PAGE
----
WebTalk | Jewish Community of Cairo and the Safeguarding of Jewish Heritage in Egypt

03 Dec 2020

The World Jewish Congress hosted Magda Haroun, President of the Jewish Community of Cairo, and Professor Yoram Meital of Ben-Gurion University of the Negev on 24 November 2020 for the most recent installment of WJC WebTalk series for a discussion of the state of contemporary Egyptian Jewry, and the steps the local community is taking to safeguard its diverse heritage in collaboration with the Egyptian government.  

Egypt’s Jewish community is almost entirely concentrated in Cairo and comprises predominantly elderly citizens, a demographic which Haroun views as an existential concern. Haroun noted that she believes it to be her obligation, as both a Jew and as an Egyptian citizen, to preserve historic Jewish sites for the posterity of the nation.

Professor Meital, who is a leading researcher on Egypt’s Jewish community, spoke about Jewish history as an intrinsic part of the Egyptian national ethos. He noted Egypt’s significance in the Hebrew Bible and the Jewish faith, adding that no country is mentioned in the Bible more than Egypt, and that while the community’s size fluctuated over the centuries, there has always been a noteworthy Jewish presence in Egypt. Speaking to the community’s history, he stated “we are speaking here about a community that has seen everything in the history of the Jewish people.” Meital further noted that during times of rising antisemitic sentiment and violence in Europe, many European Jews were able to find refuge in Egypt’s large cities, citing as example the pogroms in Chișinãu, Moldova in 1903 and Hitler’s rise to power in 1933, where significant numbers of Eastern and Central European Jews fled to Egypt.  

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1 Psalm from Ben Anan Manuscript, 1028 CE; Courtesy of the Jewish Community of Cairo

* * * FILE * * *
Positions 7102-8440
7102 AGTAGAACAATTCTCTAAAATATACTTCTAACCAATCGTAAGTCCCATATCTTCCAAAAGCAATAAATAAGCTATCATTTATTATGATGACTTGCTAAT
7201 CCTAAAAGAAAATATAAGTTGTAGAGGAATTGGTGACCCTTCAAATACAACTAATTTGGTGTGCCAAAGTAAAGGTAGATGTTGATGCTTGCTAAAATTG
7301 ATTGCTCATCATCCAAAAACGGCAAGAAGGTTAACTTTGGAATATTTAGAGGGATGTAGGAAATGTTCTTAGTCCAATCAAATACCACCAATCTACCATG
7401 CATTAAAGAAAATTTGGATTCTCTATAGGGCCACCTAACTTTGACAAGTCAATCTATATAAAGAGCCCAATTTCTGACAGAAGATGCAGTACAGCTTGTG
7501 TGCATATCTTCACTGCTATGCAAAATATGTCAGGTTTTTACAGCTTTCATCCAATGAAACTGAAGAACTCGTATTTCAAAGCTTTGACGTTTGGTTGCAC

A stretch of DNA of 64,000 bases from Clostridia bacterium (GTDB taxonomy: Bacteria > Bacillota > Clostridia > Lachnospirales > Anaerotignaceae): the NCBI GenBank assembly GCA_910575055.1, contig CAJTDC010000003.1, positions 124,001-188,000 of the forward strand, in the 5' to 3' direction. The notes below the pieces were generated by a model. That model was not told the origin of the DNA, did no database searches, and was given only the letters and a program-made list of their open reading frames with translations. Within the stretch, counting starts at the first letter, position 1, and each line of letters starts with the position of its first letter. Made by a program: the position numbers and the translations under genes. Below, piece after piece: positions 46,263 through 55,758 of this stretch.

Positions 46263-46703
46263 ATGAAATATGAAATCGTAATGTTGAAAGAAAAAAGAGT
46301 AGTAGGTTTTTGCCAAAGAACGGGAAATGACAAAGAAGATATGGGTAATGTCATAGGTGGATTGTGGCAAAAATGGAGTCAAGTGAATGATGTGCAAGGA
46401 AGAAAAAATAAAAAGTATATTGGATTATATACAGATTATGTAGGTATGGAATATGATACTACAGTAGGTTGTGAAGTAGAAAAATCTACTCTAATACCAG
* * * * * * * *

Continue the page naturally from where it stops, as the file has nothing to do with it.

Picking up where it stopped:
Both Haroun and Meital commented on the extensive archival materials that have been found in Egyptian synagogues dating back to about the time of Maimonides, or almost a millennia ago. Haroun added that she hopes to establish the first Jewish Library in Egypt in one of the community-owned schools in downtown Cairo to house these historic documents. as pieces of shared Jewish-Egyptian heritage.

Haroun spoke about the evolving relationship between the Jewish community and the Egyptian government, expressing gratitude to Egyptian President Abdel Fatah El Sisi, the Ministry of Antiquities, the Ministry of Endowments, and the Ministry of Transportation for their continued dialogue with the Jewish community. Specifically, the government was instrumental in the renovation of the synagogue in Alexandria. In noting the respect the government has displayed for the Jewish community, she stated, “it cost millions of Egyptian pounds [to renovate], why would they do it if they didn't believe in it, which is beautiful by the way” Moreover, she referenced a poignant example of this collaboration, pointing to the expansion of the Ring Road that encircles the cities of Cairo and Giza and runs directly through one of the largest Jewish cemeteries in the world, the Bassatine Cemetery in Cairo.  

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Ashkenazi Rabbis and Upper Egyptians restoring the Bassatine Cemetery, Cairo; Courtesy of the Jewish Community of Cairo

The Jewish community of Cairo worked alongside the Egyptian government to bring in Ashkenazi Orthodox rabbis to ensure that the expansion of the Ring Road through the cemetery is conducted in accordance with Jewish law. The Ashkenazi rabbis worked alongside laborers from Upper Egypt, and Haroun mentioned how delighted she was to watch European Jews and Arabs working side-by-side towards a shared goal, despite linguistic, religious, and cultural differences.

Haroun concluded the WebTalk by expressing her pride in being an Egyptian Jew and her optimism for the future of Jewish preservation efforts in Egypt. When asked how the community’s projects can serve as a model for other Jewish communities in the Middle East, Haroun proudly noted, “we are already serving as a model.” Haroun conveyed that she is looking forward to collaborative efforts with the WJC to assist in the preservation of these important pieces and places of Egyptian-Jewish heritage.